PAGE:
On the occasion of the Design Week República Dominicana, Galerie Philia – previously on WeVux – presents Montesino, an exhibition that invites visitors to immerse themselves in Latin American design and forge links with the colonial history of the island.
Ygaël Attali, Founder of Galerie Philia says: “We are honoured to be participating in the Design Week Dominican Republic for the first time. With this exhibition, we hope to provide a compelling insight into the extreme beauty, intricacies and richness behind the craft and cultural heritage that emerges from Mexico, the Dominican Republic, the Caribbeans and Latin America, celebrating this fascinating blend of cultures within the world of design.”
Staged in one of the city’s historical emblematic landmarks, the Monumento a Fray Antonio de Montesino – an historical gift from the Mexican government to the people of the Dominican Republic – the exhibition features creations by emerging and established artists and designers, hailing from Mexico, the Dominican Republic, Argentina, Peru and Venezuela and celebrates design as a medium to transcend societal, cultural and geographical boundaries.
Envisioned as an ode to the historic Spanish Dominican friars – Antonio Montesino and Bartolome de Las Casas – who are recognized by scholars as defenders of the rights and protection of the indigenous people of the Caribbean, the curated display co-signed by Ygaël Attali and Alban Roger from Galerie Philia invites visitors to establish a connection with the colonial history of the country.
To celebrate the historical ties between Mexico and the Dominican Republic, in particular their richness and cultural diversity, Montesino foregrounds works by native designers who are committed to preserving their country’s artisanal heritage. Highlights include ceramic objects from Casa Alfarera Santo Domingo, a stoneware workshop founded by ceramicist Ysabela Molini with the aim of keeping the pottery craft alive in the Dominican Republic and Carmen, a bar cabinet handcrafted in solid Huanacaxtle wood from Mexico with woven sisal legs by Comité de Proyectos, a duo of Mexican women designers. The piece is part of their Centinelas collection inspired by the bravery of the Zapatista, indigenous women of Chiapas.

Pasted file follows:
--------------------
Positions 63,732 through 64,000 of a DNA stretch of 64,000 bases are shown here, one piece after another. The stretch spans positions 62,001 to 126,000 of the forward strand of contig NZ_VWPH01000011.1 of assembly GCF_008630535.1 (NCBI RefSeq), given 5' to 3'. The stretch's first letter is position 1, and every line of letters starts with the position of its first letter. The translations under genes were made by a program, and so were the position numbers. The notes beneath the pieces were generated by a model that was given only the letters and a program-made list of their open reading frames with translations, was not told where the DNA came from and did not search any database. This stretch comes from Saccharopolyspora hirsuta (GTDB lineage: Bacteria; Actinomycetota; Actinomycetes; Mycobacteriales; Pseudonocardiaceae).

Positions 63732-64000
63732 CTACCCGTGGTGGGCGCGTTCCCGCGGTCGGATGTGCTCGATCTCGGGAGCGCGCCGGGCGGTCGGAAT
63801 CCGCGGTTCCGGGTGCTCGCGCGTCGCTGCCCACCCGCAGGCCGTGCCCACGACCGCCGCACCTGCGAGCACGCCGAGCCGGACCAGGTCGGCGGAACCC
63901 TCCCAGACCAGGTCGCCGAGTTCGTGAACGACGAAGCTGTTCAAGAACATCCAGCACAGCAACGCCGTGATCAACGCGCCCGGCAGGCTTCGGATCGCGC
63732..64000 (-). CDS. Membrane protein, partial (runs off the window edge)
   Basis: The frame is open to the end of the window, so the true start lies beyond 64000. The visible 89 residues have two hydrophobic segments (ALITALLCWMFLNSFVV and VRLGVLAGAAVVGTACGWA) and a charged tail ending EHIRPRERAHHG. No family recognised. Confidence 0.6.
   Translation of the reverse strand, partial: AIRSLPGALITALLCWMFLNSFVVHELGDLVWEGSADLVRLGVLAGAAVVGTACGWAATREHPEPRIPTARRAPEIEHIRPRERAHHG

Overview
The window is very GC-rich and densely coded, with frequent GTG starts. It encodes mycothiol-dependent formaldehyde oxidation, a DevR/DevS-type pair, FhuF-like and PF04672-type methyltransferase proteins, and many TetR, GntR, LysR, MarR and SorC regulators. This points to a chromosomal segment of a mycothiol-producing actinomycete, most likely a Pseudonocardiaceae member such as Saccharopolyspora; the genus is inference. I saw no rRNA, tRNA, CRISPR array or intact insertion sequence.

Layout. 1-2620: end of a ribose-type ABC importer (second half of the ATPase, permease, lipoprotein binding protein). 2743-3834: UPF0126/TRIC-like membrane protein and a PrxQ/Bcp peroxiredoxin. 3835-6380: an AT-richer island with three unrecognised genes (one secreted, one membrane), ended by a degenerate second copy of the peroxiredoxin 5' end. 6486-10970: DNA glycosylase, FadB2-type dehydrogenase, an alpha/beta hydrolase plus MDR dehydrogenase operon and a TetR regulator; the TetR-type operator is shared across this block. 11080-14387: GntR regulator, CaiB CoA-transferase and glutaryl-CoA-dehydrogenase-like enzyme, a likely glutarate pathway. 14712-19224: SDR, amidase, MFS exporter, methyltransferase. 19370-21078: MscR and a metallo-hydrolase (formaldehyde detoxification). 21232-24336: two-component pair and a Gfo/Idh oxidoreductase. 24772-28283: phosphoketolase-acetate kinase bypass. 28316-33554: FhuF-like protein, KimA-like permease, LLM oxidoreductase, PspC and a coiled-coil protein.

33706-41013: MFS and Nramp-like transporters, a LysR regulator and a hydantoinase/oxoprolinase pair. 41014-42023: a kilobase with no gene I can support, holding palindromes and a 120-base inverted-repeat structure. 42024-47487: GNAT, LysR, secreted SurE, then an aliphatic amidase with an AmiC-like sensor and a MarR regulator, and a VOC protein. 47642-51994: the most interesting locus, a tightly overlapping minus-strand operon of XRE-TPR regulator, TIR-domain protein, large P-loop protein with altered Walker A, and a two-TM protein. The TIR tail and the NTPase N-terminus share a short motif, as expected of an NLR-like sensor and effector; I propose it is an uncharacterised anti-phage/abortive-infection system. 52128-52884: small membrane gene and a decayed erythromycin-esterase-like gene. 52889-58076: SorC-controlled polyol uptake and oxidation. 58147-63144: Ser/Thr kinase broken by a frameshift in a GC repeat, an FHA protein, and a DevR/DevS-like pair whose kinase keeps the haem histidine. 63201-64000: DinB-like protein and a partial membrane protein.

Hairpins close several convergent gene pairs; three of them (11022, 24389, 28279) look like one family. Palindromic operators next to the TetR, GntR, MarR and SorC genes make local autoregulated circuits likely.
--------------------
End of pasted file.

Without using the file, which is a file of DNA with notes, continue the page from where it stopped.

Also on display are Atalaya, a light sculpture composed of small spheres in white onyx from the Andes by Argentinian designer Cristián Mohaded, an offbeat sculptural chair Ignis Ossium by Mexican multidisciplinary design studio ACOOCOORO, sand-casted in bronze by foundry Fundición Artística Galindo and a pointed and elongated shaped lamp by Mexican French artist Alina Rotzinger. As well as exquisite new furniture pieces in copper by Mexican designer Manu Bañó and River and Wetland, two monumental artisanal compositions by Peruvian design practice Estudio Rafael Freyre, known for its expertise in the traditional artistic practices of its country of origin.
Further highlights alludes to the historic rituals of indigenous people: such as Half Moon Towers, a series of sculptures in the shape of totems carved from natural Parota wood by Mexican designer Daniel Orozco, a clear travertine Tori stool by Argentinian design studio Ries Estudio and brand-new stone pieces by Mexican star designer Andrés Monnier. Smaller decorative objects including elegant candles by Dominican multidisciplinary artist Raylin Diaz complete this panorama.
All images are courtesy of Galerie Philia and photo credit Maison Mouton Noir